Flora took online classes throughout high school and for a year following graduation. After serving a full-time mission to the Utah Logan Mission, she applied and was accepted to BYU–Hawaii. But she wouldn’t have been able to attend without help from the donor-funded IWORK program. “To be honest, I wouldn’t have been able to go to any university, because it was too expensive for us,” she says. “I see this as an amazing blessing.”

“Thank you for giving hope and opportunity to all of us. Because sometimes opportunity is hard to find. And even when we see it, it’s hard to grab it. What you have done and what you are doing is giving us the opportunity to change our future and hope for something better—for our countries and for ourselves.”

Flora chose to study entrepreneurship at BYU–Hawaii — no surprise, considering she was raised by entrepreneurial parents. Furthermore, it’s no surprise that within her first semester, Flora recognized an opportunity for developing a business to sell her mother’s handcrafted ties in new markets. So with close mentorship from professors and entrepreneurs-in-residence at BYU–Hawaii’s Willes Center for International Entrepreneurship, Flora launched her business: Oyo Ties.

“The teachers in the Willes Center helped me a lot,” says Flora. “They helped me set up a website; they helped me with sales. One of the things I love most about BYU–Hawaii is the willingness of professors to be here and to help students. In the Willes Center, most of them have businesses other than being professors, and yet they want to be here. That means a lot to students.”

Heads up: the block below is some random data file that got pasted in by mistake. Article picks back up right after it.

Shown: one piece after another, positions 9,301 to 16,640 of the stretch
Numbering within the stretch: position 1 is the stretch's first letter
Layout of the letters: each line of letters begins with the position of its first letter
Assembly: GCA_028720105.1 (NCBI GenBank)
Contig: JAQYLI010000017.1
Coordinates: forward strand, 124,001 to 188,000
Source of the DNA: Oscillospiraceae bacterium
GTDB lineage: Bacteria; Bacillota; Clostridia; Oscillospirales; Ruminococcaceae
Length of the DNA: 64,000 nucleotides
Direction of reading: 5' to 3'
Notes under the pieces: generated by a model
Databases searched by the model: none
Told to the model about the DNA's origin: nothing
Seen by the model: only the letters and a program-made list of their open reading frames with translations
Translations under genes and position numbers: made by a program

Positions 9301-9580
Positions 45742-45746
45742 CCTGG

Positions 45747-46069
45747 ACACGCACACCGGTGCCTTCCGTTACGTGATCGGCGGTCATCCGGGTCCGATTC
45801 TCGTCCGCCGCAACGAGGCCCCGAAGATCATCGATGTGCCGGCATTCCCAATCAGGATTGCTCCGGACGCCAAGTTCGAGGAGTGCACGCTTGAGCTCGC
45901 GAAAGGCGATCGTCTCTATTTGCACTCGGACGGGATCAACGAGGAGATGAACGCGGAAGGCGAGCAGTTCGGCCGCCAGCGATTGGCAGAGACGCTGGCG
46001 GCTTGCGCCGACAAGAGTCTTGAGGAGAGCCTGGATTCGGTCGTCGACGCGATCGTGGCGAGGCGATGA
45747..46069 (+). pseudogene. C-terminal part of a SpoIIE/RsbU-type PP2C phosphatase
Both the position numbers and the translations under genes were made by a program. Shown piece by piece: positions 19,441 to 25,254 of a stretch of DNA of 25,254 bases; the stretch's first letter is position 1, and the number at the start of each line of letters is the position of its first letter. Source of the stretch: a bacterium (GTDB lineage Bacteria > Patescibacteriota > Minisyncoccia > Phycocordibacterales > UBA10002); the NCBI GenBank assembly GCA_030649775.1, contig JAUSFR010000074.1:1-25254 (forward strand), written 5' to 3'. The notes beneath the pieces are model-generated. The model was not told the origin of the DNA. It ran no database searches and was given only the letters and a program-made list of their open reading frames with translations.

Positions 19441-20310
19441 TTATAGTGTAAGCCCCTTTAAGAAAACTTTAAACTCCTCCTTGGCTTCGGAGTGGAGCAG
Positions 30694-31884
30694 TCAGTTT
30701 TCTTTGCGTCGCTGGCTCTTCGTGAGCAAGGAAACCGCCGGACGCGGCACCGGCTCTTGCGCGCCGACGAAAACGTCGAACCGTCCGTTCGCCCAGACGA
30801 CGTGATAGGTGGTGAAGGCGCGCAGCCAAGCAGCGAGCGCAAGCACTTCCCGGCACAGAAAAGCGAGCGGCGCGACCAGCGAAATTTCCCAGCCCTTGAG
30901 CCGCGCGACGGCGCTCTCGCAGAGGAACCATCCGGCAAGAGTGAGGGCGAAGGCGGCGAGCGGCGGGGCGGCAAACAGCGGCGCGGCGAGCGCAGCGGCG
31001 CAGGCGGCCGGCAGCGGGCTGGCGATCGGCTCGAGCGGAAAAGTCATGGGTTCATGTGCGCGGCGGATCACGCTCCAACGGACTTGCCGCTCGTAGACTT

By her second semester at BYU–Hawaii, Flora entered Oyo Ties in the university’s Empower Your Dreams business competition and, as a freshman, took second place in her category. With the prize money, Flora helped her family back home and grew the sales side of the business in Hawaii.

A white tie and a flower sitting on the sand.In her freshman year at BYU–Hawaii, Flora developed a business called Oyo Ties to sell her mother’s handcrafted ties in new markets.
A Mongolian woman being presented with a large check.Oyo Ties took second place in BYU–Hawaii’s Empower Your Dreams business competition, and Flora used the prize money to grow her business.

A Higher Purpose

Flora’s goal for Oyo Ties is not just to find new markets. “Our goal in the long run is to be able to provide training and employment for women in Mongolia,” she says, “especially for people from underprivileged communities, like my family.” And they are on their way to that goal. Flora’s mother is already training other women to help make ties to keep up with demand, and as the business continues to grow, they plan to employ more and more women.

Another goal for Flora is to develop the business as a nest egg for her parents’ futures. “The tax system doesn’t work really well in Mongolia, so my parents don’t have money for retirement,” she explains. “I want to hand the business over to them. I can still help manage it, but I don’t want them to have to worry about money when they grow old.”

Flora’s college education and her growing business would not be possible without the donors who support the IWORK program. “Thank you for giving hope and opportunity to all of us,” says Flora. “Because sometimes opportunity is hard to find. And even when we see it, it’s hard to grab it. What you have done and what you are doing is giving us the opportunity to change our future and hope for something better—for our countries and for ourselves.”

Related Articles